Soufflés d’Alencon en Timbales (cheese souffles in mushroom sauce)

Rabbit braised with prosciutto red onions and white wine, served with sautéed broccoli rabe 

Cotes de Porc Normande from French cooking course in culinary arts program

Focused on frosting this week in pastry and baking classes

Chocolate bar with color splash from pastry and baking class

Have a delicious weekend!

Yesterday, ICE students were treated to a talk and tasting with Angela Miller of Consider Bardwell Farm. Miller wrote Hay Fever: How Chasing a Dream on a Vermont Farm Changed My Life about her journey from literary agent to farmstead cheese maker. The talk was lead by ICE Instructor Alexandra Leaf who asked Miller about her experience on the farm and guided the students through five different Consider Bardwell cheeses.

Miller was a successful literary agent, counting Mark Bittman, Amy Scherber, Sarabeth Levine and Max McCalman among the authors she worked with. Shortly after her and her husband bought a 300-acre farm in Vermont, they began keeping goats. Now, their award-winning cheeses can be found at farmers’ markets, specialty cheese shops and some of the city’s finest restaurants, including Jean Georges and Daniel. In November, three Consider Bardwell cheese won awards at the prestigious World Cheese Awards. More…

X-treme Cheese

When ICE President Rick Smilow and Anne E. McBride wrote Culinary Careers: How to Get Your Dream Job in Food they discovered a plethora of food jobs they had never heard of before. Since the book’s release, they have been discovering even more interesting career paths in the food world. DICED shares some of them with you in a reoccurring feature, “Unique Culinary Careers.”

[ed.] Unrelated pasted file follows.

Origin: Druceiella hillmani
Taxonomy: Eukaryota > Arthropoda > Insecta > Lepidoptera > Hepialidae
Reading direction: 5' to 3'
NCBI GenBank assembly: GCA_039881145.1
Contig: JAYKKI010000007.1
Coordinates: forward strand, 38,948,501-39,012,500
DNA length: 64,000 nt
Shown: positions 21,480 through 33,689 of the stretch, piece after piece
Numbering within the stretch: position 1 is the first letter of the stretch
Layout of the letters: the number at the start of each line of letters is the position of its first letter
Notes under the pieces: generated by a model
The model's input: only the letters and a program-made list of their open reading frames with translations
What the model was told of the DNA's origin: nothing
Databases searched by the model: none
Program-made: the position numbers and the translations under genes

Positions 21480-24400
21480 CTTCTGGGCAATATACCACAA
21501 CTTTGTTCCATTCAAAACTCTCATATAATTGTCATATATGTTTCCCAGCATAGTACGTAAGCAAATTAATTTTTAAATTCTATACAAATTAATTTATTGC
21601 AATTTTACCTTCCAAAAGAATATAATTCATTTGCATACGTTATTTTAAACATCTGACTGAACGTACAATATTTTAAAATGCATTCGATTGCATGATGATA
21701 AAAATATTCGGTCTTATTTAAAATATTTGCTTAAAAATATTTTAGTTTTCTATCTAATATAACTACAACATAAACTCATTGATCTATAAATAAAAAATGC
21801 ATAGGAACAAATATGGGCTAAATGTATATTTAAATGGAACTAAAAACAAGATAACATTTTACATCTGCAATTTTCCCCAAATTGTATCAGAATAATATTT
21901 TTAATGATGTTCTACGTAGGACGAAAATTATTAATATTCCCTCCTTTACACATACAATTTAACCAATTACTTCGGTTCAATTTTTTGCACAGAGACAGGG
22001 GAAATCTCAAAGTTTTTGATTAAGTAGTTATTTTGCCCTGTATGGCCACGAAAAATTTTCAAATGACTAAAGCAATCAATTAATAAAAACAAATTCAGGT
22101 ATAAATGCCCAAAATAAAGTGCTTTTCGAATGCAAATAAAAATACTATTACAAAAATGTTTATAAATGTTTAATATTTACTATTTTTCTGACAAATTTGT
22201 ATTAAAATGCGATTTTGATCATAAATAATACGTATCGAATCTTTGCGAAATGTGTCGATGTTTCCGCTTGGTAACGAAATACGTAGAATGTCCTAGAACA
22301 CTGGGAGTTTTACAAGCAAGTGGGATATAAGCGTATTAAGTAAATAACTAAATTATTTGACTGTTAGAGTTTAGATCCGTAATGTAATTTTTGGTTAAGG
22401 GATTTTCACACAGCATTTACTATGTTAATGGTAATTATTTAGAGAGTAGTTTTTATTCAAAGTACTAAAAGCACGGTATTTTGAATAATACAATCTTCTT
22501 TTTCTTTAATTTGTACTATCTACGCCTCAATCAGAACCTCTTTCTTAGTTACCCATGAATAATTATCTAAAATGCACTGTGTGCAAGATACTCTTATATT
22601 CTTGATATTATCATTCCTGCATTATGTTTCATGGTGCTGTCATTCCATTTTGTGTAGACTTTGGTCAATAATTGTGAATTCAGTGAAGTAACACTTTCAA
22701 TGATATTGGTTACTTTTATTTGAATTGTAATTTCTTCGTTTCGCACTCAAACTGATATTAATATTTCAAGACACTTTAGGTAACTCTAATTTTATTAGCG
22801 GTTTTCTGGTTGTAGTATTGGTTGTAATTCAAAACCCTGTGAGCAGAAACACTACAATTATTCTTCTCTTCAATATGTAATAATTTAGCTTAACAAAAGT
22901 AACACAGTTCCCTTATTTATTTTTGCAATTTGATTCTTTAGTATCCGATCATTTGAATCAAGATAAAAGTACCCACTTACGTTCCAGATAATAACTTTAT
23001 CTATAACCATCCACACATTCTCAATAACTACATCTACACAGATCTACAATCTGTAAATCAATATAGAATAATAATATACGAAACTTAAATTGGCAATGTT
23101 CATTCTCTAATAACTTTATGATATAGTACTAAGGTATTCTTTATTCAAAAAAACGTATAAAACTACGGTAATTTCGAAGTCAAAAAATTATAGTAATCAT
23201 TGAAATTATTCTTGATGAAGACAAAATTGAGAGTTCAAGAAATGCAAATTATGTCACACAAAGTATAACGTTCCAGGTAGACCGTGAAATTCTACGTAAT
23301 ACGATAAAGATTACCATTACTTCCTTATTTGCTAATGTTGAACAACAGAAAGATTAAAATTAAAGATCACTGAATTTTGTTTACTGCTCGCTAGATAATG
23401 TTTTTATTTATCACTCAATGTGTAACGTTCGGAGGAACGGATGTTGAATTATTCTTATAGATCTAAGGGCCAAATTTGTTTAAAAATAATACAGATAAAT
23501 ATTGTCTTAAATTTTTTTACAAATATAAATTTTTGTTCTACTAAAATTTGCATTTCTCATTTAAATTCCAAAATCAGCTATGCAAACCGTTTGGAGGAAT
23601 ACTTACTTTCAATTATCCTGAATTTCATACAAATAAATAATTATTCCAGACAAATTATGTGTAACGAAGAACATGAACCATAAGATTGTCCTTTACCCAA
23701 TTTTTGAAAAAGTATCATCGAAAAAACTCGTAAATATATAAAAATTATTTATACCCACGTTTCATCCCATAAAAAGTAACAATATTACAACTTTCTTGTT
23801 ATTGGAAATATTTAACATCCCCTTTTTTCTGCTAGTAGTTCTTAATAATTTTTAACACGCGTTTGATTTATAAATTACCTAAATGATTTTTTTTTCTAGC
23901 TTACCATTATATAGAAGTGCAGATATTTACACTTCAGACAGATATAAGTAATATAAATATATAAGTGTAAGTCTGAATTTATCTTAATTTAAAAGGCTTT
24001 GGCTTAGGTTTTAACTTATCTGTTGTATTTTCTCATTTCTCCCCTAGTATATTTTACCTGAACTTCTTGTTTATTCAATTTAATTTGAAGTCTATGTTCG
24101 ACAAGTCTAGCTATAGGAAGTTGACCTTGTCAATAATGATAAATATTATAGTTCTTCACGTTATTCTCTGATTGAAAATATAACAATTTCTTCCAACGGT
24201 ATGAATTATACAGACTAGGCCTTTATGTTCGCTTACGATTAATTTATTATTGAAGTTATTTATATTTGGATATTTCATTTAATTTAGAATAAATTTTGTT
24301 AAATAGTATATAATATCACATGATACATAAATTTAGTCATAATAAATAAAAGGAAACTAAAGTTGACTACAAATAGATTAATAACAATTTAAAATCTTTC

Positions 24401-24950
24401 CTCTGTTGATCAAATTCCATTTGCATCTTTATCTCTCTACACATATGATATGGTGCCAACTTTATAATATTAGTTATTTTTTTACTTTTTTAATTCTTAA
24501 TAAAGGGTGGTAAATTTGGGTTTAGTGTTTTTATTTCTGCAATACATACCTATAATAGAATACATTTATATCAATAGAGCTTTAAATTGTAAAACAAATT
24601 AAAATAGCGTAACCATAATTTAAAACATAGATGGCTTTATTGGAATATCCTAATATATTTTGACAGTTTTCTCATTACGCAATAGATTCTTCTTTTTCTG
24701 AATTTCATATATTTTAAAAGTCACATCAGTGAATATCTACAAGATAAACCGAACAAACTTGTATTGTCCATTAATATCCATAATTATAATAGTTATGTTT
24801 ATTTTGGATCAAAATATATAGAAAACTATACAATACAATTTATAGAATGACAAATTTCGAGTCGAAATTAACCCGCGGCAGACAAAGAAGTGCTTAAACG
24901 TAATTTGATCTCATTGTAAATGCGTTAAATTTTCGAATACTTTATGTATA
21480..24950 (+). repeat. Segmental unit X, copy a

There are certain types of foods that can be overwhelming. The world of cheese is both vast and complex. Understanding the flavor of cheese involved know what type of milk was used, how the animals were raised, how the cheese was made, how the cheese was stored, how the cheese is served and so on. Sometimes, you need to call in an expert to help navigate the landscape of available cheeses. Max Shrem is currently working on Ph.D. in French literature, focusing on food in literature in the 18th century, but he also moonlights as a cheese expert, writing for cheese-focused magazine, Culture and blogging for Slashfood. He also works as a cheese monger in Paris for a few weeks each year. We asked Max about how he got into dairy and developed his knowledge for fine cheese.

How would you describe your position?
In my academic life I’m looking at literary depictions of milk, dairy and cheese. A lot of it is overlapping with my professional life writing about cheese for Culture. For Slashfood, I’m doing more “how to” posts. For example, how to pick a cheese, how to store cheese, and what cheese is best of Thanksgiving — my focus is informational, service-oriented posts. I’m not really a cheese monger anymore, but I’ m working seasonally in a cheese shop in Paris. It keeps me physically involved with the cheese. More…

The butchering team hard at work selling different cuts of meat.

The food world is buzzing with talk about the opening of Mario Batali, Joe Bastianich and Lidia Bastianich’s new venture, Eataly. A spinoff of Turin’s famed Eataly, the 50,000 sq. ft. marketplace is stocked with cheeses, salamis, breads, wines, pizzas, produce and much, much more. The giant specialty food store is directly across 23rd St. from ICE. President Rick Smilow ventured out to the grand opening celebrtion and snapped a few snapshots. Take a look.

A view of hanging meats and fresh mozzarella inside Eataly.

A large meat slicer for charcuterie.

Mario Batali being interviewed by a member of the press.